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Uranium

What the name means: Uranium was named after the planet Uranus that had been first observed in 1781. Uranus, in turn, was named after Ouranos, the Greek god of the sky and father of Titan.

Uranium

Uranium atom

Uranium atom

 

 

Uranium is a radio active atom. It occurs naturally in a few ores, such as pitchblende and uraninite

RA

 

Who identified uranium?: Pitchblende has been used for its yellow colour since Roman times. It has been detected in the paint used on the walls of a Roman villa near the Bay of Naples in Italy. From the Middle Ages, pitchblende was the "secret" ingredient that coloured glassware yellow-green colour.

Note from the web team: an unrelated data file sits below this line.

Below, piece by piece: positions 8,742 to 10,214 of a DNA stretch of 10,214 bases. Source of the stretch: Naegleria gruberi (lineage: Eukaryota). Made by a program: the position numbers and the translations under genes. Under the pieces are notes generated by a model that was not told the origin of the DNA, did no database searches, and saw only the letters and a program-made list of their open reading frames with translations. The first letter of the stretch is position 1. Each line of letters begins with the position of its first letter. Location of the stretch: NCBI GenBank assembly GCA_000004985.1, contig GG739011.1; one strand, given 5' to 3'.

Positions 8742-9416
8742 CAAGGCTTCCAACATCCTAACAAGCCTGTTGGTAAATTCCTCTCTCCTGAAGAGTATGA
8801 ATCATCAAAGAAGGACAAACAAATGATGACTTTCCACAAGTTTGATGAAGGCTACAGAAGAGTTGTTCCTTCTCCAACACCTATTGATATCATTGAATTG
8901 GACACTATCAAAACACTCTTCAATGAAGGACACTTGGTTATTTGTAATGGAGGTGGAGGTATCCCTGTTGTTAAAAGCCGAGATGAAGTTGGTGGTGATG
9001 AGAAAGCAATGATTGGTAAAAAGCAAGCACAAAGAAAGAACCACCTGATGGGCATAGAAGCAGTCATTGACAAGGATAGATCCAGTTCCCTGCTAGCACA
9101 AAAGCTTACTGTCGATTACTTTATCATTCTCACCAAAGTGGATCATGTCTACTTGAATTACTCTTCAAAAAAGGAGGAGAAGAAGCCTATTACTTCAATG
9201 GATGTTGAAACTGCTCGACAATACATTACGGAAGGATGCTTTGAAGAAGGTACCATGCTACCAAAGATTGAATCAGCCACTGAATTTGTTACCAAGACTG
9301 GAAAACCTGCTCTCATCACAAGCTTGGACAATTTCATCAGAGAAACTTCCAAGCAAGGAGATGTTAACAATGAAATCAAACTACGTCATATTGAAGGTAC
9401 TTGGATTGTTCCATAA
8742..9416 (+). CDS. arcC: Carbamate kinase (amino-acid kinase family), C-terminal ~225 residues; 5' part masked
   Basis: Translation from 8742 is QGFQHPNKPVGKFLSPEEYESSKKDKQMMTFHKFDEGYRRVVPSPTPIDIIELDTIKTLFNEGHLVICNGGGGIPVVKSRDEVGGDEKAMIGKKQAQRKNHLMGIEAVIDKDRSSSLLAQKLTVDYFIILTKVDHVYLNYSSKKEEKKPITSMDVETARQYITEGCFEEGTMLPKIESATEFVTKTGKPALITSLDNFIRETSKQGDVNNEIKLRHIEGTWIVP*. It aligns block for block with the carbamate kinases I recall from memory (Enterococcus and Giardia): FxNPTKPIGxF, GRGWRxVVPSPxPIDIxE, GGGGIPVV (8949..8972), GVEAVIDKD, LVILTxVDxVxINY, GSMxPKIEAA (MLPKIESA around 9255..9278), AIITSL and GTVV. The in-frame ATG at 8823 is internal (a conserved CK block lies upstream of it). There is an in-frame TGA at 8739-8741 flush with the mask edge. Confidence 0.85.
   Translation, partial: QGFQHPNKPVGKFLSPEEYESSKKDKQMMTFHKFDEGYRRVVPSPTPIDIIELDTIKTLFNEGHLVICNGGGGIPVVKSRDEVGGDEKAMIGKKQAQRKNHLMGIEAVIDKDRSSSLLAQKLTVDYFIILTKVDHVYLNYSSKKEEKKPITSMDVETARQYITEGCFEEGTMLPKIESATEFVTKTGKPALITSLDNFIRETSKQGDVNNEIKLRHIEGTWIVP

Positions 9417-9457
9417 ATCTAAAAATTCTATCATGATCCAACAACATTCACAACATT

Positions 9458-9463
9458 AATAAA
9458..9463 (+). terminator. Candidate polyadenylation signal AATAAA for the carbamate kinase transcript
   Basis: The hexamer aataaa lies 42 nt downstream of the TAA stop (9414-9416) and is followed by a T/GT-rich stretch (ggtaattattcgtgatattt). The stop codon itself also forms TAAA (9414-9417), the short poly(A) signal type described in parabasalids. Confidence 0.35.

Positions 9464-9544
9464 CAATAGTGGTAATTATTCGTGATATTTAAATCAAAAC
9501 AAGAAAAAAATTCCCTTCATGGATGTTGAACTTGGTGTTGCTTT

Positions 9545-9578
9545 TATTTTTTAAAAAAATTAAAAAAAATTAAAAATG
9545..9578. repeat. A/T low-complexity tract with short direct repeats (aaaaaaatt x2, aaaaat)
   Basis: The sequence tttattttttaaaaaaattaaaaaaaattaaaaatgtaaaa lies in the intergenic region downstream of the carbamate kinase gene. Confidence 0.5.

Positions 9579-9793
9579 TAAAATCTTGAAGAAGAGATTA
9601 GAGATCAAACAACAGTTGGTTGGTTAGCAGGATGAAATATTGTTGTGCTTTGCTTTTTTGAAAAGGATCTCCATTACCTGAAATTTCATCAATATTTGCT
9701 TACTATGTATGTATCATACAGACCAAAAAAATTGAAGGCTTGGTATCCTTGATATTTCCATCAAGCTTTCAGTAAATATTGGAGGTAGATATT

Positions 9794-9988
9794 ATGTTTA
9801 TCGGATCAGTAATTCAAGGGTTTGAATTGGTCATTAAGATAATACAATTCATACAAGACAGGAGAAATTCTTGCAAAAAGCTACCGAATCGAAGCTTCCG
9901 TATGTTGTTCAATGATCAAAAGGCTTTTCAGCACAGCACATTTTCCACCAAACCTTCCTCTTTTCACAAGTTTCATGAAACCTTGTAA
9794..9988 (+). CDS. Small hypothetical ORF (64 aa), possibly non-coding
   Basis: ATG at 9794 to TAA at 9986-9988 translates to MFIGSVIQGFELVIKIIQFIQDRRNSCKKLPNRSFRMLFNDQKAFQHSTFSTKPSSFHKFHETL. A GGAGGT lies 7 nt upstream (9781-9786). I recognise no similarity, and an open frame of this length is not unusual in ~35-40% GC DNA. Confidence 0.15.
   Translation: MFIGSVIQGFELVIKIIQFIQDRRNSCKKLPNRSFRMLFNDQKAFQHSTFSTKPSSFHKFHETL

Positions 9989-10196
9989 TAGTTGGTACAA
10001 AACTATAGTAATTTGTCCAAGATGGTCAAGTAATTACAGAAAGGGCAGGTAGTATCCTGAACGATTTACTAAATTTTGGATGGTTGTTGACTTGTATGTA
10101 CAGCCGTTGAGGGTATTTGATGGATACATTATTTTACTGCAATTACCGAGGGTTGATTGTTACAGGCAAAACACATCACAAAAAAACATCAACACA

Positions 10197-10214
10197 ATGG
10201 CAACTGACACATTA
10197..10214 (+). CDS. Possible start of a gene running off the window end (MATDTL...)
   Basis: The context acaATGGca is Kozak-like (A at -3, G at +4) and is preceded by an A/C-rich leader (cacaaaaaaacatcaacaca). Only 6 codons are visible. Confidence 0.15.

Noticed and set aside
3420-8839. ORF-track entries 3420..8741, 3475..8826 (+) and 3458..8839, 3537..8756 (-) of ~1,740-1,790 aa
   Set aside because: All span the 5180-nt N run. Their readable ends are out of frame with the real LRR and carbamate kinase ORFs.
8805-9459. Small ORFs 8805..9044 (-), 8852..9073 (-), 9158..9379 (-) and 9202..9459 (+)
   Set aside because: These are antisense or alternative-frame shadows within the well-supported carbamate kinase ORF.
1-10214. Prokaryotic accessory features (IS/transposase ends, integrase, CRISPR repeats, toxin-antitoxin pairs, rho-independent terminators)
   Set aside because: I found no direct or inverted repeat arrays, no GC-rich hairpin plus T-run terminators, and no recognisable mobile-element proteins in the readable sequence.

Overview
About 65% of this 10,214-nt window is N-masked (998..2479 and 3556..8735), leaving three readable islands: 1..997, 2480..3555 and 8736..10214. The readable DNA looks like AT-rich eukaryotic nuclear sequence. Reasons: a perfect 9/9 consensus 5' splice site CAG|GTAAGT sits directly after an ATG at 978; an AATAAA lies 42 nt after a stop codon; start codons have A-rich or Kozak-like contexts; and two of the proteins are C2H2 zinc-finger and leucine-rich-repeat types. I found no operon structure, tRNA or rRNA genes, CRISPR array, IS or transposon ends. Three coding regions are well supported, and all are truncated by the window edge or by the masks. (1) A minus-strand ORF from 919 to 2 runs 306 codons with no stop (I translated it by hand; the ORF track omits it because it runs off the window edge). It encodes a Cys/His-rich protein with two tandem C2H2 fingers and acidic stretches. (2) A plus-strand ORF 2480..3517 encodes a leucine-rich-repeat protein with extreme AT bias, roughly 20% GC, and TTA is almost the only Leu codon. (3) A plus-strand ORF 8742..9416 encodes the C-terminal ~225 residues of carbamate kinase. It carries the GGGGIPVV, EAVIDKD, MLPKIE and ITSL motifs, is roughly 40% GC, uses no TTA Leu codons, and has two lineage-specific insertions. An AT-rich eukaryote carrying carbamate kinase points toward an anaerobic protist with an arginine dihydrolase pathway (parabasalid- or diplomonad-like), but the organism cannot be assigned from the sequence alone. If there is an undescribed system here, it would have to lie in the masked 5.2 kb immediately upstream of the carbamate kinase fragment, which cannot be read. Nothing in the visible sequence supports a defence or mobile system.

The element uranium was identified by the German chemist, Martin Heinrich Klaproth, in Berlin in 1789. He was analysing an ore called pitchblende (mostly composed of uranium dioxide). Uranium metal was isolated by a French chemist, Eugène-Mechior Péligot in 1841.

 

Properties

UPROPS

STP = standard temperature and pressure.
Usually considered as room temperature and pressure.

 

About uranium: It was not until 1896 that the French physicist, Henry Becquerel, discovered that uranium was radio-active. He found out by accident. He had left a sample of pitchblende on a photographic plate and noticed that the ore had fogged the plate, as exposing it to poor light would have done. He concluded that the ore must be emitting some kind of ray. It was not until 1902 that the concept of radio-active decay started to be understood.

Uranium is a silvery metal that is used as a fuel in nuclear reactors.

 

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